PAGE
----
SÃO PAULO, Brazil –Argentina’s Church set up a committee to study the life and work of late Bishop Carlos Ponce de León, a renowned human rights defender whose tragic death in 1977, during the 1976-1983 military dictatorship, has been seen by many as a state-sponsored.

Along with Bishop Enrique Angelelli, killed by the regime in 1976 and beatified in 2019, and a handful of priests and nuns, Ponce de León has been considered by many Catholics as one of the dictatorship’s martyrs.

During a week of celebrations in his honor, organized in 2017 in the Diocese of San Nicolás de los Arroyos – in Buenos Aires province – which Ponce de León led for 11 years, Pope Francis sent a message saying the late bishop “didn’t negotiate the truth nor the Gospel’s tenderness.”

The Bishops’ Conference announced on May 8 that it formed a special committee, headed by Archbishop emeritus Jose Luis Mollaghan of Rosario, to examine the life and ministry of Ponce de León.

“For many of us, Bishop Ponce de León was a living signal of the Good Shepherd, giving his life for the Church in San Nicolás de los Arroyos, and in such a perspective he helps us as an example and as an intercessor before God,” the conference’s statement read.

The document said that archives and documents will be inspected and testimonies will be taken.

Father Luis Liberti, one of the researchers who worked on the three books of the study La verdad os hará libres (Truth will set you free) – a thorough analysis of the Argentinian Church’s actions between 1966-1983 – is a member of the committee.

The decision by the bishops came a couple of months after a high court decided to reopen the inquiry on Ponce de León’s death.

The ruling annulled the 1978 sentence that had considered the bishop’s death a traffic accident and had found the driver of the truck that hit Ponce de León’s vehicle, Luis Antonio Martinez, guilty of manslaughter, giving him a 6-month-long suspended sentence.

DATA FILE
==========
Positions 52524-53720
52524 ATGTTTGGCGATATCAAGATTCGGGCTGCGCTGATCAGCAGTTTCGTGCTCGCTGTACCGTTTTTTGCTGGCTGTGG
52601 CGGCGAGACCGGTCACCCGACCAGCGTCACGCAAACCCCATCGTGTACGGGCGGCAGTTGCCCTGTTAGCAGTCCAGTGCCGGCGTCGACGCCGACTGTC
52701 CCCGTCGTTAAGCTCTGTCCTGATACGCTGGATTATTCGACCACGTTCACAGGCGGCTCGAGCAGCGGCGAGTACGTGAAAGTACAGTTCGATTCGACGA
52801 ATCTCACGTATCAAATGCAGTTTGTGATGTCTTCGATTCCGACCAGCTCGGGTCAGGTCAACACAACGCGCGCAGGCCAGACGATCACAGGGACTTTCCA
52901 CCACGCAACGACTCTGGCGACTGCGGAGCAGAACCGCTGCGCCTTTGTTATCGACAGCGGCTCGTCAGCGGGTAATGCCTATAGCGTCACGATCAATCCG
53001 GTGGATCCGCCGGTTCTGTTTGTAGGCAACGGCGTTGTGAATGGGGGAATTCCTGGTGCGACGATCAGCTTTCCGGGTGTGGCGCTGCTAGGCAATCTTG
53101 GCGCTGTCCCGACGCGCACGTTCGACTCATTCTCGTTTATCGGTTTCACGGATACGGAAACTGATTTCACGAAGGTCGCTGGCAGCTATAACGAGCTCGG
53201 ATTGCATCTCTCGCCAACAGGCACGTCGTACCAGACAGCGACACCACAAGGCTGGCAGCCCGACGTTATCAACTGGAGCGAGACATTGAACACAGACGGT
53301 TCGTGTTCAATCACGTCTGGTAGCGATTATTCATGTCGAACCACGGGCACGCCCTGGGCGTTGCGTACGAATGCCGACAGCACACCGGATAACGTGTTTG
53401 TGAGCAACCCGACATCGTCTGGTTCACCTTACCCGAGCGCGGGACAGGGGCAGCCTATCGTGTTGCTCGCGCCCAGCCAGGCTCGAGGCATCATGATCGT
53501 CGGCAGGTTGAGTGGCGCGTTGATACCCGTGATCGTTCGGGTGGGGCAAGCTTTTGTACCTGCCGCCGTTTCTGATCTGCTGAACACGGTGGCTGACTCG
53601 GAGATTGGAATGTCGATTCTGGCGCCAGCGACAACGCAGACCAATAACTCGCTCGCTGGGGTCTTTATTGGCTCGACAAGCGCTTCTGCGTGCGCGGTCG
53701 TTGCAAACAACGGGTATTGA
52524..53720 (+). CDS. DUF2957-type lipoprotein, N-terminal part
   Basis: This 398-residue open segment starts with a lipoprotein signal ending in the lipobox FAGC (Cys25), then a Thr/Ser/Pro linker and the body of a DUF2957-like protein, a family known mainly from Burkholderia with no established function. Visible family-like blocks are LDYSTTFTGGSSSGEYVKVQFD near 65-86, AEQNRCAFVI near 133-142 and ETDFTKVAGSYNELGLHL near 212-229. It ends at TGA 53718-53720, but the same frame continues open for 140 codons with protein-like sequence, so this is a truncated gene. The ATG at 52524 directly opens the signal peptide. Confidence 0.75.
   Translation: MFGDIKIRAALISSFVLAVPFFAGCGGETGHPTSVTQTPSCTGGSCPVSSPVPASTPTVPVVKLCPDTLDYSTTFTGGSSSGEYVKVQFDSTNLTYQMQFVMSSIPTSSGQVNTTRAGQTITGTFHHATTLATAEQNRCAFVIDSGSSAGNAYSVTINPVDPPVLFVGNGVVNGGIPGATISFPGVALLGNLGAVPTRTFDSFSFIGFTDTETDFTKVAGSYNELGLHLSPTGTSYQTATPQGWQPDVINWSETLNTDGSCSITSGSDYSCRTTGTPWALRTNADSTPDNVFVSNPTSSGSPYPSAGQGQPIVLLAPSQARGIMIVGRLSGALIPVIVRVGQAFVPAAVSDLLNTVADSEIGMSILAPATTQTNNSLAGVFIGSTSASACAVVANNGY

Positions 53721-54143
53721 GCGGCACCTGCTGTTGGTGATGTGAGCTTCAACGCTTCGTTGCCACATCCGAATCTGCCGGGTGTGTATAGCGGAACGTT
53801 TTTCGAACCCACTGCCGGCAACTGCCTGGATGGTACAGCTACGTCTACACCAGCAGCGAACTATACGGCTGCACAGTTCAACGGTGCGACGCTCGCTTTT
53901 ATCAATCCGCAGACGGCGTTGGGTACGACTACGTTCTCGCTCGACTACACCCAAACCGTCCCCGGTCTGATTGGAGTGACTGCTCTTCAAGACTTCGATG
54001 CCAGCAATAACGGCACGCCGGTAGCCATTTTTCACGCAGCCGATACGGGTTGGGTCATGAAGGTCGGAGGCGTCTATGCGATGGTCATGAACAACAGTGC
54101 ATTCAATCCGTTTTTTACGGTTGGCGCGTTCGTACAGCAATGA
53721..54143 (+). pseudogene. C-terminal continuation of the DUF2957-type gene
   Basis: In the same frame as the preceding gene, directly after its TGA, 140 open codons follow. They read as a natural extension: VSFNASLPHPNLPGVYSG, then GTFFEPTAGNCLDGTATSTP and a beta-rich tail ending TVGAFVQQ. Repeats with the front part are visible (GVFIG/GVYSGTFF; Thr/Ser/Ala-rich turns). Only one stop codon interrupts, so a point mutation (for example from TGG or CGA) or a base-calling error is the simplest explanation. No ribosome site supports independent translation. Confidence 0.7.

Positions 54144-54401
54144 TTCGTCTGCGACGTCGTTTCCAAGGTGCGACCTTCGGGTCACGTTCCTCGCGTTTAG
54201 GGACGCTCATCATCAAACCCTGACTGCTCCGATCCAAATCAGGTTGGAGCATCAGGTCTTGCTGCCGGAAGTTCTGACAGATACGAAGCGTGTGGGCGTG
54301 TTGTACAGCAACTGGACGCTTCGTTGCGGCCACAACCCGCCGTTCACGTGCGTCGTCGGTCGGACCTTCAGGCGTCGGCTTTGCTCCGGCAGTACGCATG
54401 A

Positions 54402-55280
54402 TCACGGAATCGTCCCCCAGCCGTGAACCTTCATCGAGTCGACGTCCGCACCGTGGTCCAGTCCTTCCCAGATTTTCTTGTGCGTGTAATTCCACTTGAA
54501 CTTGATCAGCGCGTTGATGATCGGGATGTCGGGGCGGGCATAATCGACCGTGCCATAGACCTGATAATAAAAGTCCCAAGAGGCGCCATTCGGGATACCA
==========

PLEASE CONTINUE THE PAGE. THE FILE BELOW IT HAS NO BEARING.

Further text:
According to the case’s prosecutor, who had petitioned for its resumption in 2020, Ponce de León had been receiving several death threats in the months that preceded his death.

“He knew something like that would happen. He directly intervened and saved the lives of at least 31 people who were being persecuted by the regime,” Marisa Ponce de León, his niece, told Crux.

She was 20 when her uncle died and still can remember, almost 47 years later, that her father immediately thought it was a murder.

“My father, who was very close to his brother, knew everything about cars and about driving. When he heard the description of the ‘accident’, he said: ‘Carlos was killed’,” Marisa recalled.

Forty-five years later, an engineer simulated the crash between the two vehicles using computing and determined that it could not be an accident, she added.

Ponce de León told his brother many times that his letters were being censored by agents of the regime. Unidentified people would send him messages or call him saying: “We have already killed Angelelli. You’ll be gone by July.”